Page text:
Microsoft Weighs in on How to Help the Poor

Don’t you love it when big companies squabble among themselves over not whether, but how, to help folks in developing nations?

A couple days ago I blogged about the $100 Laptop idea, which has the backing of MIT’s Media Lab, as well as corporate partners like Advanced Micro Devices (AMD), Brightstar, Google, News Corporation, Nortel, and Red Hat.

Now, Microsoft says it has a better idea. Cellphones already pack a fair bit of computational power, and are getting more common even in poorer countries. So, why not use them as the heart of a simple desktop computer setup? Attach a cheap keyboard, and a TV as a monitor, and voila!
Here’s the story from the NY Times: Microsoft Would Put Poor Online by Cellphone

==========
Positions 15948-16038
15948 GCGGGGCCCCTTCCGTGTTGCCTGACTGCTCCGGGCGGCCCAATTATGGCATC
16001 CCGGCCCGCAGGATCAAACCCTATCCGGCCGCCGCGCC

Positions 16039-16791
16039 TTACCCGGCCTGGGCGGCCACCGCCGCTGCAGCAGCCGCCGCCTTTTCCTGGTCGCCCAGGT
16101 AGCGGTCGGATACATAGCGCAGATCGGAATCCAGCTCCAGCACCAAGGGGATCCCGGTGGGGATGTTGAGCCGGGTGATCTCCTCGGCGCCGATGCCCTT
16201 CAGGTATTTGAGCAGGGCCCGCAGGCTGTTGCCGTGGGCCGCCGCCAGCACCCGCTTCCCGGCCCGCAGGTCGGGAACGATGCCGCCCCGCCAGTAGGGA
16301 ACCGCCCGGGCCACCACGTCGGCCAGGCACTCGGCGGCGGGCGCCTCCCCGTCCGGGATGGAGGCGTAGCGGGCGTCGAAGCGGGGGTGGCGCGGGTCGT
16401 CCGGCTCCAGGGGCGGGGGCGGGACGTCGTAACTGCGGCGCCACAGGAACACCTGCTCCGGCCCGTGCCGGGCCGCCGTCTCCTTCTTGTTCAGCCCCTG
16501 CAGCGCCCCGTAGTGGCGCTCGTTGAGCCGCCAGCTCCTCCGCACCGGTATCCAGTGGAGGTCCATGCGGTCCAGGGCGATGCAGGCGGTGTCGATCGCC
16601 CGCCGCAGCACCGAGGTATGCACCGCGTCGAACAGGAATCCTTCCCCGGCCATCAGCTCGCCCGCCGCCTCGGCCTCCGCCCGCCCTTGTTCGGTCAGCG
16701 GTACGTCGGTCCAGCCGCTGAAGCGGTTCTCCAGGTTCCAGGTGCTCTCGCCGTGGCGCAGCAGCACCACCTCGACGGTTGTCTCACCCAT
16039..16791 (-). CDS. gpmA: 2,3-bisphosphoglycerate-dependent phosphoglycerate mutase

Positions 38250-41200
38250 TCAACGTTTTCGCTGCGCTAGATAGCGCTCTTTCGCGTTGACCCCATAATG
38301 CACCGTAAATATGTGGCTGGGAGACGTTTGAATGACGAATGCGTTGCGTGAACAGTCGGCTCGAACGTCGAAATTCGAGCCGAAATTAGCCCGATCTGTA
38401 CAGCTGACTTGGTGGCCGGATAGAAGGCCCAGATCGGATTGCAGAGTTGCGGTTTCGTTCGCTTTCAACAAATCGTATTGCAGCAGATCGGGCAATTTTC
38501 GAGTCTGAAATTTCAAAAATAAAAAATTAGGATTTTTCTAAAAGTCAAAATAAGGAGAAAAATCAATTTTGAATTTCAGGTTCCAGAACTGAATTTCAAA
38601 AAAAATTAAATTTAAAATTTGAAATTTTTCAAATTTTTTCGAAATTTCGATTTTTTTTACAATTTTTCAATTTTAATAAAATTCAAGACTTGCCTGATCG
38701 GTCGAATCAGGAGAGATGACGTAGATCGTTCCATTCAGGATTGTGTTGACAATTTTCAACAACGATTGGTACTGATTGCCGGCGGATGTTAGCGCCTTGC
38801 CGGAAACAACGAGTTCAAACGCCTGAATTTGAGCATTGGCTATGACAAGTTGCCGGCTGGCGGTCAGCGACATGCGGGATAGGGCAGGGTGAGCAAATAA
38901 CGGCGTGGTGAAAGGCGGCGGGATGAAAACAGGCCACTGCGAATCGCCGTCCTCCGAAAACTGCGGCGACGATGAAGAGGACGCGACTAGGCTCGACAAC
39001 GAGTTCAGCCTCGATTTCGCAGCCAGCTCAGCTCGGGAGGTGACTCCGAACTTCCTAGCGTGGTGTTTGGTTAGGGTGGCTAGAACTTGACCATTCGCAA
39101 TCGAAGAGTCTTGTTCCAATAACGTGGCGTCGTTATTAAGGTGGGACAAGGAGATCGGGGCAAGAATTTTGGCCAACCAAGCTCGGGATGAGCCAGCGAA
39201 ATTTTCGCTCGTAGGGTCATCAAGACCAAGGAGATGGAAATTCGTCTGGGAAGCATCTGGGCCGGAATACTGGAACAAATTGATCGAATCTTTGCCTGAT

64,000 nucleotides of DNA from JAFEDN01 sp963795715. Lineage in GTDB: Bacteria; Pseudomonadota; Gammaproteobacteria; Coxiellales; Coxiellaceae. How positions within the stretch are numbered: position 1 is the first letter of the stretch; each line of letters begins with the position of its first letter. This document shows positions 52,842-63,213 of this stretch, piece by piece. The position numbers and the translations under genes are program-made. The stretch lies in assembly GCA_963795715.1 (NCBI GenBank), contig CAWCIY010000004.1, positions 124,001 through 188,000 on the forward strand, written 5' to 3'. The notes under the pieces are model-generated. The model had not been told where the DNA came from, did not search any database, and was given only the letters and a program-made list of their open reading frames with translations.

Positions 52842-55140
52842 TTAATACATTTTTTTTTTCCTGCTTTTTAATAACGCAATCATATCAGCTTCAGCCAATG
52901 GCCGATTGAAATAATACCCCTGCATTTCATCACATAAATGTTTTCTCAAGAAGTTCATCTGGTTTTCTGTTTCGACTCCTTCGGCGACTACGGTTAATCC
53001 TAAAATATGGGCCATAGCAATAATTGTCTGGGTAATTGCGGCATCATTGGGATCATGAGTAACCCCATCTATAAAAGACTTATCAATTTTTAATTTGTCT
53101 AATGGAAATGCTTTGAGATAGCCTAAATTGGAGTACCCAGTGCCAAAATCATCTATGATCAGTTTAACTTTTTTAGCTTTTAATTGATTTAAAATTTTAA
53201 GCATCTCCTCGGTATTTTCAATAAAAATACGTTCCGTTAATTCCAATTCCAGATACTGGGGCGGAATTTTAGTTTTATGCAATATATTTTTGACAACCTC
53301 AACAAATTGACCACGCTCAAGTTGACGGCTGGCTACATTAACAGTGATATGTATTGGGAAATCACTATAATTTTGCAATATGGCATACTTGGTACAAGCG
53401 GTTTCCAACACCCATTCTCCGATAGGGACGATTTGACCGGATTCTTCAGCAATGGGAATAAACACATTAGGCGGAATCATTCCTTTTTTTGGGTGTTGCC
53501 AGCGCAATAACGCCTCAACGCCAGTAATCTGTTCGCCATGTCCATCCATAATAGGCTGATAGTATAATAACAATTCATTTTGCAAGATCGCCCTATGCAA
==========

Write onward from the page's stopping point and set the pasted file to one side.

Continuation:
Craig J. Mundie, Microsoft’s vice president and chief technology officer, said in an interview here that the company was still developing the idea, but that both he and Mr. Gates believed that cellphones were a better way than laptops to bring computing to the masses in developing nations. “Everyone is going to have a cellphone,” Mr. Mundie said, noting that in places where TV’s are already common, turning a phone into a computer could simply require adding a cheap adaptor and keyboard. Microsoft has not said how much those products would cost.

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